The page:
A report released today by Rainforest Action Network, BankTrack, Sierra Club and Oil Change International, in partnership with 28 organizations around the world, reveals that the world’s biggest banks are continuing to fuel climate change through the financing of extreme fossil fuels. The report finds that 2016 actually saw a steep fall in bank funding for extreme fossil fuels — however despite this overall reduction, banks are still funding extreme fossil fuel projects at a rate that will push us beyond the 1.5 degrees climate change limit determined by the Paris Climate Agreement.
In 2014, the banks analyzed in the report funneled USD $92 billion to extreme fossil fuels. In 2015, that number rose to $111 billion. 2016 was the first full calendar year to be studied since the signing of the Paris Climate Agreement — and the $87 billion figure represents a 22 percent drop from the previous year. While the drop-off is a move in the right direction, it is vital that this become an accelerating trend and not a blip. The findings show that if we are to have any chance of halting catastrophic climate change and reaching the Paris goal of limiting climate change to 1.5 degrees, there must be a complete phaseout of these dangerous energy sources and banks must implement policies against extreme fossil fuel funding.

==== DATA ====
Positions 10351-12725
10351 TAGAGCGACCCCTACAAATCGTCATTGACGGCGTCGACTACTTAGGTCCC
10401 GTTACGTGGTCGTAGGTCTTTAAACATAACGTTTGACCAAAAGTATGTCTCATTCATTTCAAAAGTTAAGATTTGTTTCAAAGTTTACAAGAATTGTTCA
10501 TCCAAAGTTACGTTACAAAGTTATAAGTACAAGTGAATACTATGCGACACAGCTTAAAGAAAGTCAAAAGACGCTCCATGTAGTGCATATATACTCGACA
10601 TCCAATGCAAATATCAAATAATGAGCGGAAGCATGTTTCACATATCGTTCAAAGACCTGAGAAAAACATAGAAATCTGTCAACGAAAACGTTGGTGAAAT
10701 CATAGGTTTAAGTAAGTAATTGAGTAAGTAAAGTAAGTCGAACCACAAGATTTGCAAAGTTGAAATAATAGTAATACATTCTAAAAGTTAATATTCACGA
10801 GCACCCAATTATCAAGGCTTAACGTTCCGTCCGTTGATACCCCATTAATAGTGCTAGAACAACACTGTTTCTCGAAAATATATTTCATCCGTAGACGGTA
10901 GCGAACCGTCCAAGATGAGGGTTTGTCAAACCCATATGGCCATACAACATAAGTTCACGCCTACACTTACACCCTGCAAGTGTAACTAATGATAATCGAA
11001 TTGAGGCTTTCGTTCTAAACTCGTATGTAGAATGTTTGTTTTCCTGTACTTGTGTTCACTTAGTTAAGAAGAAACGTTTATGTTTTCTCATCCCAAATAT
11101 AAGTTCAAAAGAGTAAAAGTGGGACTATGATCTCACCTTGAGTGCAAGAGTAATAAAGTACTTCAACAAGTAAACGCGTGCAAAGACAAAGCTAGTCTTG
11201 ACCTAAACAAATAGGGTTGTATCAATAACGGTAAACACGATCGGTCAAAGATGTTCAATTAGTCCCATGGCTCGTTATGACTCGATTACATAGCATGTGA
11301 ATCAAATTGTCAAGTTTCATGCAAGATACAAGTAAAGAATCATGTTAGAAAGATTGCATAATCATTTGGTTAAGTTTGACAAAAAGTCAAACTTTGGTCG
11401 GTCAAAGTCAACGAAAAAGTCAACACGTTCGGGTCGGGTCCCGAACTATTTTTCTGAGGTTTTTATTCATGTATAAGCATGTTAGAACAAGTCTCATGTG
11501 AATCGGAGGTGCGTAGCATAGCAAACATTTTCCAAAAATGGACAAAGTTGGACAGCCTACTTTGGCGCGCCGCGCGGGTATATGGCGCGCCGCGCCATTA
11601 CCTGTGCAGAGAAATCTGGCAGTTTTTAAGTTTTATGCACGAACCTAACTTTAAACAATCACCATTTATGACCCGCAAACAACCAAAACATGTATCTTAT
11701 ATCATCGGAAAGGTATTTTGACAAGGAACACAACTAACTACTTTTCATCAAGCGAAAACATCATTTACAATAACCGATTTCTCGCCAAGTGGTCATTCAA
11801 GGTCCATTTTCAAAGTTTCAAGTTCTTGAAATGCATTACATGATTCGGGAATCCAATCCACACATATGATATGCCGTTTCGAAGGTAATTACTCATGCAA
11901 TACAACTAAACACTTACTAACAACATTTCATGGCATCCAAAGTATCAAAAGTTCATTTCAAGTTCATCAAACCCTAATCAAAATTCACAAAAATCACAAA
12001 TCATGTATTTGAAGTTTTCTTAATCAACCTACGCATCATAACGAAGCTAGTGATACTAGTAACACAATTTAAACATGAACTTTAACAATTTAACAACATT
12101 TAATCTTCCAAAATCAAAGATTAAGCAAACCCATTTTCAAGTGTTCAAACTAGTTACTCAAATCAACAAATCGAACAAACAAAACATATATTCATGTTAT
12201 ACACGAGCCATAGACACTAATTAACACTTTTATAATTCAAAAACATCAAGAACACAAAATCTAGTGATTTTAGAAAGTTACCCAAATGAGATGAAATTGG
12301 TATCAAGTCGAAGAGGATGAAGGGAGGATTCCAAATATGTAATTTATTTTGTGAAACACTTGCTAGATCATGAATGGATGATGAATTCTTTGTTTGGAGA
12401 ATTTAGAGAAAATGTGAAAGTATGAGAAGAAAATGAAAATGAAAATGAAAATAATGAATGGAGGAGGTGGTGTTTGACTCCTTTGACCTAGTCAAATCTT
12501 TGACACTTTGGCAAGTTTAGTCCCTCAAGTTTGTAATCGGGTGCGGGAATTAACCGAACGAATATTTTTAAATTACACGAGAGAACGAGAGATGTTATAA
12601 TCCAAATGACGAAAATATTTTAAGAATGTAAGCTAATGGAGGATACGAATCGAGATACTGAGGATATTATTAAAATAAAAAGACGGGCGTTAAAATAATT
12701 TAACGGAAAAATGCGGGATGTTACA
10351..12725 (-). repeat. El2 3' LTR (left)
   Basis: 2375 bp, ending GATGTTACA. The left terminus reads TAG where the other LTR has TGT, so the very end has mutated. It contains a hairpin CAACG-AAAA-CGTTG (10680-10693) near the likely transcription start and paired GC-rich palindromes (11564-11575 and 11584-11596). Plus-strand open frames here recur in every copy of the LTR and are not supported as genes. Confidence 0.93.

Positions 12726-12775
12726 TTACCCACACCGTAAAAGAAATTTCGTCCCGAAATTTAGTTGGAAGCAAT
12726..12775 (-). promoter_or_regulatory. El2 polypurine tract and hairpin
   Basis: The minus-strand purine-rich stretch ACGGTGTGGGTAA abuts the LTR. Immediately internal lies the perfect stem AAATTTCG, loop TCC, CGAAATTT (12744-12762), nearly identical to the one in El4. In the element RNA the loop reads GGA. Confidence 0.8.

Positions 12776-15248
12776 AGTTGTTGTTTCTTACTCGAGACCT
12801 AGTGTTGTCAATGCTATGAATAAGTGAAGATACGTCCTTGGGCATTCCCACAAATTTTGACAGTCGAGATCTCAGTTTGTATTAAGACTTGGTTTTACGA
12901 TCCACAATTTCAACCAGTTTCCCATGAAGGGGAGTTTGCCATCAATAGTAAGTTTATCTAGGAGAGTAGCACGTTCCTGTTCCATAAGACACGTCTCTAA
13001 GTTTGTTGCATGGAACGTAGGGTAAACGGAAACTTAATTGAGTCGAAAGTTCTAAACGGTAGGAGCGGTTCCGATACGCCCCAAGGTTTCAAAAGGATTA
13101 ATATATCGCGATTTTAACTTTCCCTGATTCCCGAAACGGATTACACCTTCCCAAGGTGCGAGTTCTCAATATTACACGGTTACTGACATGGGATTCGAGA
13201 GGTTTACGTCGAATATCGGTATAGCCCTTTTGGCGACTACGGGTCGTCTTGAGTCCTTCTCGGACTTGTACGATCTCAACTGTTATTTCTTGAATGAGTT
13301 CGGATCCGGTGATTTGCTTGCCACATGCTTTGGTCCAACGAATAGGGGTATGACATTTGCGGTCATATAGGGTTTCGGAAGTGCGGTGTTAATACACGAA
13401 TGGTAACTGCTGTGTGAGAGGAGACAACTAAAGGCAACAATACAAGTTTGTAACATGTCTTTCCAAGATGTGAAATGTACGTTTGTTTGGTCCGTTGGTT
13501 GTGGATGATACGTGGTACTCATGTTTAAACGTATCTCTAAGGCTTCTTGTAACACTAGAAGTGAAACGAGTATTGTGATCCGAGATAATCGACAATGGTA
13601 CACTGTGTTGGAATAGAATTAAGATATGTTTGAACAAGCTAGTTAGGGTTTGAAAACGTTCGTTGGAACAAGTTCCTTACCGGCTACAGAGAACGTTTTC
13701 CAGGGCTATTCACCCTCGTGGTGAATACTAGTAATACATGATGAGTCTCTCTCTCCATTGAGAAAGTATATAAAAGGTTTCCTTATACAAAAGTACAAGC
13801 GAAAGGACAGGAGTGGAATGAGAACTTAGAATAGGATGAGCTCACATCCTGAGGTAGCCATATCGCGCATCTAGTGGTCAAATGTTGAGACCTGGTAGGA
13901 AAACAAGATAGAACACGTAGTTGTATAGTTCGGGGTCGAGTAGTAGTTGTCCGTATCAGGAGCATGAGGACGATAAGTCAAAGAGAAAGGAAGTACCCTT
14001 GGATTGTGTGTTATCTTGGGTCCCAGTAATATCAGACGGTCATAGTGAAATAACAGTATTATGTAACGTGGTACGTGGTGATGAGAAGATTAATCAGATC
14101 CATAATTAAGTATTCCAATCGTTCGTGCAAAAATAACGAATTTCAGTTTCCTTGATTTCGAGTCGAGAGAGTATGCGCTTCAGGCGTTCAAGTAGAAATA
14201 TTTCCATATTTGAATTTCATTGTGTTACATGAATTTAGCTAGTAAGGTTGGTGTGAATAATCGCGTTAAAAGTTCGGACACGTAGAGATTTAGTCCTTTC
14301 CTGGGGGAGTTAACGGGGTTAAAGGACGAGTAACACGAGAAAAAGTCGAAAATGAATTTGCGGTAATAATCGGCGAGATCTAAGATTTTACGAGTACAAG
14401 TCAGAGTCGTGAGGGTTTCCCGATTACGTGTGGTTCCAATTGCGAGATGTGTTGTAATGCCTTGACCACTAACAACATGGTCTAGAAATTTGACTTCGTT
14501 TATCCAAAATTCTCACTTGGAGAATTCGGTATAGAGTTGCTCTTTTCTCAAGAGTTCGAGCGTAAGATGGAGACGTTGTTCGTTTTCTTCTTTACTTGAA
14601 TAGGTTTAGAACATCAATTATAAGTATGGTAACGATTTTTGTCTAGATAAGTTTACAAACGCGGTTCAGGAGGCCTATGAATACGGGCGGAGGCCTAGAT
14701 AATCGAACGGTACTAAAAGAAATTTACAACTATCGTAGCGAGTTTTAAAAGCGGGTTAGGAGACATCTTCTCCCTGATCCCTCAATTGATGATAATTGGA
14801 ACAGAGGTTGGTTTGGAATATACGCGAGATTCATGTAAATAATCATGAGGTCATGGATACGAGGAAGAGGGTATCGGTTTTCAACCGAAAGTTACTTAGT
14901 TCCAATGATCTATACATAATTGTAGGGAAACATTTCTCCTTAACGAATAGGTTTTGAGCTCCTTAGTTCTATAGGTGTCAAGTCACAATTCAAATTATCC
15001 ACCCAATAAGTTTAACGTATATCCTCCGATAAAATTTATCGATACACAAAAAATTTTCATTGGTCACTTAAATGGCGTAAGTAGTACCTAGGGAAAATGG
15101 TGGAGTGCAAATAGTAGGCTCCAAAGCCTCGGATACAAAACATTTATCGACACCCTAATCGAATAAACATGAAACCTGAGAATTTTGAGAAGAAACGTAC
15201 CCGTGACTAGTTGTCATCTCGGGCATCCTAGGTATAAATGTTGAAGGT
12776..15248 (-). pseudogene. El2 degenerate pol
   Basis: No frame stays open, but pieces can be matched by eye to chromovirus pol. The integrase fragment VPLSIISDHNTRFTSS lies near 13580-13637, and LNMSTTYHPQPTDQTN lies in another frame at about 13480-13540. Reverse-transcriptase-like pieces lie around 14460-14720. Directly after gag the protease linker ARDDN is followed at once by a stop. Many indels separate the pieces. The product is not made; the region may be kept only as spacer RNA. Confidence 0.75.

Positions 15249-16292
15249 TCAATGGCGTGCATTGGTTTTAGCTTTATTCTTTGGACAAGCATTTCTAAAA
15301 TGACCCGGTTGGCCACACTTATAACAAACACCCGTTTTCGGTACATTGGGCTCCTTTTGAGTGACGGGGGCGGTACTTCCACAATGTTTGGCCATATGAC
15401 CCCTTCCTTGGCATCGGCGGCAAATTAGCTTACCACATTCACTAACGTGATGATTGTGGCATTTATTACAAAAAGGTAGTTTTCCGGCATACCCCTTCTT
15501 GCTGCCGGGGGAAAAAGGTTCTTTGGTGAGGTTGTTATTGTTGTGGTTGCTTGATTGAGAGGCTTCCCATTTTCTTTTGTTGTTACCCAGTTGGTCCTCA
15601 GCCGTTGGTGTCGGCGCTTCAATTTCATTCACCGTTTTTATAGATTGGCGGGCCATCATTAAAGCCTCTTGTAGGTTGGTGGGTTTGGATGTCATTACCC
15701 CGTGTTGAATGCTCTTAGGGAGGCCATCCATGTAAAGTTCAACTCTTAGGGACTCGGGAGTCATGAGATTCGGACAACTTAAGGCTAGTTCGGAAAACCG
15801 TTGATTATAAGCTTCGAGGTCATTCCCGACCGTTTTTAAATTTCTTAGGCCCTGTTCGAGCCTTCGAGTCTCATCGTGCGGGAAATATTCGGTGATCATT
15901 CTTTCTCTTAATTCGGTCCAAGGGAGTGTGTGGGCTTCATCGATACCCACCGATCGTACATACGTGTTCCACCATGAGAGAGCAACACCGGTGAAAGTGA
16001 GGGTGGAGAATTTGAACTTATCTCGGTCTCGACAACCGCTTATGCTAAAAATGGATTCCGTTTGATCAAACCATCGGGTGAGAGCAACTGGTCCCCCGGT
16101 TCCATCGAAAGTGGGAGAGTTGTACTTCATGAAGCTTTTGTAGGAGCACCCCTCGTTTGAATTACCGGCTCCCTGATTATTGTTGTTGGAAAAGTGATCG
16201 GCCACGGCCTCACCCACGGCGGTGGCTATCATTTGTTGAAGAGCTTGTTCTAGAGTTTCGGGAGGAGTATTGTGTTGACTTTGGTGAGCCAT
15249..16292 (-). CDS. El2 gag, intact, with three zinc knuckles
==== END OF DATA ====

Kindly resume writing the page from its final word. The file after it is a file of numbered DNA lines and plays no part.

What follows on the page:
“Right now, the biggest Wall Street funder of extreme fossil fuels is JPMorgan Chase. In 2016 alone they poured $6.9 billion into the dirtiest fossil fuels on the planet,” said Lindsey Allen, executive director of Rainforest Action Network. “On Wall Street they are number one in tar sands oil, Arctic oil, ultra-deepwater oil, coal power and LNG export. Even in this bellwether year when overall funding has declined, Chase is funneling more and more cash into extreme fossil fuels. For a company that issues statements in favor of the Paris Climate Accord, they are failing to meet their publicly stated ambitions.”
Kuba Gogolewski, finance campaigner at Polish Foundation “Development YES - Open-Pit Mines NO” said: “Funding companies that are developing new coal mines and power plants and planning more projects in the future is clearly at odds with climate science. It is just a question of time when communities impacted by climate change will start suing not only the companies developing coal projects but also the banks providing finance to build them.”